Get yer terrific long-suppressed film history right here, folks -- this is what it takes to get your movie banned in East Germany in 1965: Günter Stahnke makes a drama revealing forbidden capitalist-style competitiveness and dastardly backstabbing in a state-run industry. Think any of those Party censors would object? Spring Takes Time DVD Defa Film Library 1965 / B&W / 1:37 flat / 76 min. / Der Frühling braucht Zeit / Street Date March 2016 / available through The Defa Film Library / 29.95 Starring Eberhard Mellies, Günther Simon, Doris Abesser, Karla Runkehl, Rolf Hoppe, Erik S. Klein, Friedrich Richter, Elfriede Née. Cinematography Lothar Erdmann, Eckhardt Hartkopf, Hans-Jürgen Sasse, Kurt Schütt Film Editor Erika Lehmphul Original Music Gerhard Siebholz; 'The Sputniks' Written by Hermann O. Lauterbach, Konrad Schwalbe, Günter Stahnke Produced by Defa Directed by Günter Stahnke

Reviewed by Glenn Erickson

So you think artists over Here have it bad... Günter Stahnke experienced some late-career fame at the 1990 Berlinale film festival,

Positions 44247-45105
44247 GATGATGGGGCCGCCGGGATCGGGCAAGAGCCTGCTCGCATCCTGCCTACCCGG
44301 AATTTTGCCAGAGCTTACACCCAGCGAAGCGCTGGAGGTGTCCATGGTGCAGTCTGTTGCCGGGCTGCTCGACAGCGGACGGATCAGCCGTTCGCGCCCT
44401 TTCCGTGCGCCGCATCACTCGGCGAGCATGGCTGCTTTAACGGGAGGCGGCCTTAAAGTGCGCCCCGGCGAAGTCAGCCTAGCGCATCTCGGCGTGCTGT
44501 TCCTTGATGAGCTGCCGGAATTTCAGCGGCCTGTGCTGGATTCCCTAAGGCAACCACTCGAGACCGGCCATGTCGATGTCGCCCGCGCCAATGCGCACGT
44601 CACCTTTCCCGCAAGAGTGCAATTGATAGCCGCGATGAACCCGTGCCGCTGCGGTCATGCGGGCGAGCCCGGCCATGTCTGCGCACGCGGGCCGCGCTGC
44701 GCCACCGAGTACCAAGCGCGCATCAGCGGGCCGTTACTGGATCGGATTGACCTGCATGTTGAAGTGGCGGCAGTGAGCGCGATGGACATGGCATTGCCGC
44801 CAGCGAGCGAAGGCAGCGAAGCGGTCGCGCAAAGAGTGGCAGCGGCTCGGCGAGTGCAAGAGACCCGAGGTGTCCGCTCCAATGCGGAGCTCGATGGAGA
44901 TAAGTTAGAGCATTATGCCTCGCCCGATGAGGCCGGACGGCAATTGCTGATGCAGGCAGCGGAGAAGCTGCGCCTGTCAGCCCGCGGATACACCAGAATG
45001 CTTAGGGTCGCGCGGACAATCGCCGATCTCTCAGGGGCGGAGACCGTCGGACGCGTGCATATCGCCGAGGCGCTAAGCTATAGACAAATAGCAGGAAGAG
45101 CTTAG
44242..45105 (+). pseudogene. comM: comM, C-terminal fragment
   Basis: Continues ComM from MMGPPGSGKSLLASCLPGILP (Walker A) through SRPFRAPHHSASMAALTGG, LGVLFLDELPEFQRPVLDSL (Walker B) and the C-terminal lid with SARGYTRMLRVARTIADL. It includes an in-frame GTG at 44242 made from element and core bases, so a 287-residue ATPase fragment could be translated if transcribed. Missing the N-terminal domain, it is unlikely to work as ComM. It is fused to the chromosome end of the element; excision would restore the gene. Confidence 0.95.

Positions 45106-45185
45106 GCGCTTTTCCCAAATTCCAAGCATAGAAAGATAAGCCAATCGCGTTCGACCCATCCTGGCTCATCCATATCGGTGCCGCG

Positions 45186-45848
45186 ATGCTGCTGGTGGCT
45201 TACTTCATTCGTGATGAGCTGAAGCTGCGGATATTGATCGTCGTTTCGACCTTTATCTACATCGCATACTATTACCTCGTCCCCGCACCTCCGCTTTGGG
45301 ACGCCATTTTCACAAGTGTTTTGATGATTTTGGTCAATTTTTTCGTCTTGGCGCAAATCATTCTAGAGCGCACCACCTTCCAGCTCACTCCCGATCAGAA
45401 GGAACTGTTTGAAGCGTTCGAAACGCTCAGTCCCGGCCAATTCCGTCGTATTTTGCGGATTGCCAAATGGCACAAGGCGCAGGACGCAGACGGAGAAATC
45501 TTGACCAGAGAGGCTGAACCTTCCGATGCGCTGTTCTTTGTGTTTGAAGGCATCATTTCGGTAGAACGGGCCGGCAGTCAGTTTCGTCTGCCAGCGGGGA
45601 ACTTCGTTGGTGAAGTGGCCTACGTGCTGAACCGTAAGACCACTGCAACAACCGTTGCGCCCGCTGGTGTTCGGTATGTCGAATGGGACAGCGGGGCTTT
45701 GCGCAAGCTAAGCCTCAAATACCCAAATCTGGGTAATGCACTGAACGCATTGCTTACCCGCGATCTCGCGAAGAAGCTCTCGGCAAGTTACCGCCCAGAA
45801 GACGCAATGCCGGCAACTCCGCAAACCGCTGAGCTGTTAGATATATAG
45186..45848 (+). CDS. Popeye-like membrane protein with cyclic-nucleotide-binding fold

See full article at Trailers from Hell »

Steven Soderbergh Reportedly Plotting Return To Feature Filmmaking With Channing Tatum

Here's an example of what happens when trades rush out to report a story, in a desire to be first, but no one has their ducks in a row. Last night, a flurry of information hit the web about a supposed return to feature filmmaking for Steven Soderbergh, but no one seems to know exactly what it is, for what sounds like a project that's very much in flux. Read More: Steven Soderbergh Talks 'Mosaic,' 'Kafka,' & Plans To Still Make 'The Sot-Weed Factor' First, Variety reported that Soderbergh would helm "Hillbilly Heist," a movie that would star Channing Tatum and Matt Damon. They later changed the title of the movie to "Lucky Logan," and noted that Warner Bros., Fox, and Sony were all angling to acquire the movie. Meanwhile, Deadline said Damon wasn't involved, and that the project would be starring Tatum and Michael Shannon and
See full article at The Playlist »

Watch: 9-Minute Video Essay About Steven Soderbergh's Debut Feature Film 'Sex, Lies, And Videotape'